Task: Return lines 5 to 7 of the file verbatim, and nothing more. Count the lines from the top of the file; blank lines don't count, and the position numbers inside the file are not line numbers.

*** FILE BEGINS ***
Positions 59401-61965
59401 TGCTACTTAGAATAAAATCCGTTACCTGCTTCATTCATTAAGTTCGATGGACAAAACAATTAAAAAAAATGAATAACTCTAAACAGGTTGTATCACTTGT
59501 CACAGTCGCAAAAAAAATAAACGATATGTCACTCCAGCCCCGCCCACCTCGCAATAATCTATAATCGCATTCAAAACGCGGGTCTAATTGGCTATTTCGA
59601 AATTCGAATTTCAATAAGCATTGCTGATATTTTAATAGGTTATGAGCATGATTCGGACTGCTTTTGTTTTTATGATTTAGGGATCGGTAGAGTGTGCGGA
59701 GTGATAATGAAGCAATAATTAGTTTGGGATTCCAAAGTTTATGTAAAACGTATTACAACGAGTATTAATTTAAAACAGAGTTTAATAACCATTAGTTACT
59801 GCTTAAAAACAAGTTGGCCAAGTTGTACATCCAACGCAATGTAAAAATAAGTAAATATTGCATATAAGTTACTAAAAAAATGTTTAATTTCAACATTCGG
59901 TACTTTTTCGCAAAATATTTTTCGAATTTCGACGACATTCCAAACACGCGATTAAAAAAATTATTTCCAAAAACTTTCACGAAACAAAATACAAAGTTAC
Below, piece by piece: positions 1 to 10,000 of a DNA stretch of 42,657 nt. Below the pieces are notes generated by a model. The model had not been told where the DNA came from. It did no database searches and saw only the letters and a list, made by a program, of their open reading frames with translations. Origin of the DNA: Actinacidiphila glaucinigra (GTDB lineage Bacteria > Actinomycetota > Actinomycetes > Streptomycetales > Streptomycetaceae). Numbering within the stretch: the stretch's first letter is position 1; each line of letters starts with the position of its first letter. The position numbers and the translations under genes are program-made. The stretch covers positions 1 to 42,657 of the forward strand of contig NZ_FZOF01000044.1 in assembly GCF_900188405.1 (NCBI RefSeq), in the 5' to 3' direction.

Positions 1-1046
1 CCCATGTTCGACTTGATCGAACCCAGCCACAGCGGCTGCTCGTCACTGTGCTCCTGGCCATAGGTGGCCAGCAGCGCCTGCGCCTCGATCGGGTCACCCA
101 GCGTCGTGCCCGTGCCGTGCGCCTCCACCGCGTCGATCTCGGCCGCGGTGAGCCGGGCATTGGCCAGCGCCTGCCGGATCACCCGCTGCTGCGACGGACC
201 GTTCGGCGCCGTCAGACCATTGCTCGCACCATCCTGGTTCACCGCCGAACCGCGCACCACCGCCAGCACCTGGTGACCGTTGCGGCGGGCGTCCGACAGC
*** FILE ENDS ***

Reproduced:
59701 GTGATAATGAAGCAATAATTAGTTTGGGATTCCAAAGTTTATGTAAAACGTATTACAACGAGTATTAATTTAAAACAGAGTTTAATAACCATTAGTTACT
59801 GCTTAAAAACAAGTTGGCCAAGTTGTACATCCAACGCAATGTAAAAATAAGTAAATATTGCATATAAGTTACTAAAAAAATGTTTAATTTCAACATTCGG
59901 TACTTTTTCGCAAAATATTTTTCGAATTTCGACGACATTCCAAACACGCGATTAAAAAAATTATTTCCAAAAACTTTCACGAAACAAAATACAAAGTTAC